Sight. Smell. Taste. Touch. Hearing. These five words play pivotal roles in helping humans navigate the world. They connect us to our environments, allow us to solve problems and make our lives all the better. Simply put, they help us taste coffee, smell coffee, hear and watch coffee being brewed, and feel the warmth of the mug in your heads. Our senses act as our very own “spidey senses,” if you will, and we are forever indebted to them—especially as it relates to that coffee example.
Most of us know about which organs support which sense, like how we see with our eyes and hear with our ears. However, and this will come as no surprise, our bodies
When our sensory organs receive stimuli, like when you get that first heavenly whiff of coffee in the morning, they translate this information into signals that our nervous system uses to tell our brains what’s going on.
According to the Cleveland Clinic, your nervous system serves as your body’s command center. It “guides almost everything you do, think, say or feel,” and it’s is even important in regulating things you don’t think about, like when you breath, blush and blink. In functioning as “an enormous information highway running throughout your body,” your nervous system sends signals, receives and interprets information, and controls responses. Once the signals are relayed, a eureka moment happens—your brain says, “I smell coffee!” And this happens over and over again with everything we sense.
Your nervous system is important, but it is not invincible. Thousands of disorders and conditions can affect your nerves, according to the Cleveland Clinic, with some of the most common causes of nerve damage being disease, stroke, accidental injury, pressure, toxic substances and aging.
According to an article published by Oklahoma State University, “the normal aging process causes gradual losses to the sensory system” with the changes beginning around the age of 50 years old. Whether you experience a decline in your sensory abilities, or know someone who does, it can feel frustrating and confusing. Often times, it’s not as simple as putting on glasses or a hearing device. However, in understanding how our aging process affects our sensory systems, we can accommodate, adapt and accept losses that may not be entirely overcome; here’s how, according to Rush University Medical Center:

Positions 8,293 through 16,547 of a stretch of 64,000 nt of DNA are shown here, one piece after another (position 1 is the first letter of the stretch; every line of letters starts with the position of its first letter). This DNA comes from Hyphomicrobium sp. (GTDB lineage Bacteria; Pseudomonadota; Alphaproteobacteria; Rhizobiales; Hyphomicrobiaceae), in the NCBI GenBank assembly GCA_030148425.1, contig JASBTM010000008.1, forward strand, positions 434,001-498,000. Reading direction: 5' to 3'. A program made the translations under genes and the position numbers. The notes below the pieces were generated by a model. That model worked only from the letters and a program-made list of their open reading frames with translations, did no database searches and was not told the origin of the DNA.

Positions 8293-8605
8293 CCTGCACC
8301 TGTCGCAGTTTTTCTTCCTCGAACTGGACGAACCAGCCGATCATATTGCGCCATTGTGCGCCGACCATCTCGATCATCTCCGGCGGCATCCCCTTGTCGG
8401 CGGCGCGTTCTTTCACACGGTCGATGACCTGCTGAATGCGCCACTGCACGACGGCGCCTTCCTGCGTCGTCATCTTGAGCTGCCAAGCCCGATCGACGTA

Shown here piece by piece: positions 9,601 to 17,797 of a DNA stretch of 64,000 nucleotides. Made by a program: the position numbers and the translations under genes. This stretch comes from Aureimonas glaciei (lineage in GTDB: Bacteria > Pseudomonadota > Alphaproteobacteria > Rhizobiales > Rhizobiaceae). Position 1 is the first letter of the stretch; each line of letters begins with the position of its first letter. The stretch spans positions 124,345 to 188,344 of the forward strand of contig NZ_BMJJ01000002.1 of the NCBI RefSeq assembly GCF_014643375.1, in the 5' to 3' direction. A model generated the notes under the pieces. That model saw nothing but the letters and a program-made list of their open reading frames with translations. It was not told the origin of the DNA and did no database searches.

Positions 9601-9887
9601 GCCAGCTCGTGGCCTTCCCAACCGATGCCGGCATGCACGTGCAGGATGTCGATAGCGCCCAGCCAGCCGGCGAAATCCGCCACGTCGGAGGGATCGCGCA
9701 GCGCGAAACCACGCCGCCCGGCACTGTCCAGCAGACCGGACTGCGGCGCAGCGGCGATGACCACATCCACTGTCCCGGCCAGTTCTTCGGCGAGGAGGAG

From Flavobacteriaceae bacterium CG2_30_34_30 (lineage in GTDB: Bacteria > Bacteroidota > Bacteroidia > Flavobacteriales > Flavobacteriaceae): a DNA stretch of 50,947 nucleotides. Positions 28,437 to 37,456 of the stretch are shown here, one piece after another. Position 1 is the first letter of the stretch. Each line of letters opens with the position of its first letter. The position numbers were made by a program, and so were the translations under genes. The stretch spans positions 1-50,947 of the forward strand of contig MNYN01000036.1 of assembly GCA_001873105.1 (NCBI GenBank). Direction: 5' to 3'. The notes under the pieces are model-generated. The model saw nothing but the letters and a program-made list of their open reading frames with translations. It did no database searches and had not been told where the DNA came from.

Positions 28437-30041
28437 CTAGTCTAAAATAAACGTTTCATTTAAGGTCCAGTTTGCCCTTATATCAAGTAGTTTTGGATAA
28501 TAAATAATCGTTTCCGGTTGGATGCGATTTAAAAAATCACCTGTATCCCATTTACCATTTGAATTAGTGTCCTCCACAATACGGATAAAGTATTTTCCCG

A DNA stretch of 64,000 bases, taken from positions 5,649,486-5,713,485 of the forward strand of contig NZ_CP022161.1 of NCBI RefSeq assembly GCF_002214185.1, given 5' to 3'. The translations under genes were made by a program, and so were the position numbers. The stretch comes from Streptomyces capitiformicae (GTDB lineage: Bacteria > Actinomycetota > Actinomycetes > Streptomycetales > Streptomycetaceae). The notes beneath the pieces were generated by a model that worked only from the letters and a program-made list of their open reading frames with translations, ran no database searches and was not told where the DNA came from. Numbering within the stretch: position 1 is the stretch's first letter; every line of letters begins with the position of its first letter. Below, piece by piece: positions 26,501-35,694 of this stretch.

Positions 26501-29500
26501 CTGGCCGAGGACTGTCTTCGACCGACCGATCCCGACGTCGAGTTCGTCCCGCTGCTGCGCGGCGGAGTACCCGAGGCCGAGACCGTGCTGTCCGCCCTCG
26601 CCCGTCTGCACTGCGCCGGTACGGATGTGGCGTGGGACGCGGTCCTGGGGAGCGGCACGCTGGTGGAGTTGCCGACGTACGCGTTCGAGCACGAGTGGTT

WHAT TO EXPECT: As you get older, your pupils shrink, which makes it harder to see when light is dim. Your eyes also lose elasticity, which makes it harder to focus, leaving many adults to use reading glasses starting in their 40s. Glaucoma, cataracts and macular degeneration can also pave the way for loss of vision in people over age 50.
WHAT TO DO: Keep your home bright to help boost your vision, and talk to your doctor about how often you should get an eye exam. These exams can help detect diseases early and update your glasses prescription as needed.
WHAT TO EXPECT: Nerves that help you smell begin to deteriorate, and your noses produces less mucus. This means odors don’t remain in your nose long enough to be detected by nerve endings. Common colds and allergies can also cause a decline in your ability to smell.
WHAT TO DO: If you’re prone to allergies, limit contact to things that cause them to flair up. Certain medicines can also affect your smell, so be sure to mention any medications you take while at the doctors’ office.
WHAT TO EXPECT: Taste buds shrink in quantity and size as you age, thus leaving you with a declined sense of taste. It can also fade as a result of infections, like colds, and some medications.
WHAT TO DO: Enrich the flavor of your food with herbs and spices, rather than salt or sugar, to avoid spikes in blood pressure and caloric intake.
WHAT TO EXPECT: The reduced circulation to nerve endings often leads to a decline of touch as you age, which may make it harder to feel or perceive things. Diabetes can cause nerve damages that can worsen this.
WHAT TO DO: Conduct daily check-ins to see if your skin
was unknowingly injured, and be mindful of how sensitive you
are to different stimuli, like being unable to tell how hot or cold something is. If you have diabetes, strive to keep your blood sugar in its target range to reduce the risk of nerve damage.
WHAT TO EXPECT: Long-term exposure to loud noises and normal decline of nerve cells lead many adults to have trouble hearing. By age 60, one in three adults experience this!
WHAT TO DO: Encourage people to speak louder without shouting to avoid any further straining in day-to-day conversations. Try to control background noises, like TV or radio volumes, and wear earplugs to protect yourself from loud noises if you cannot.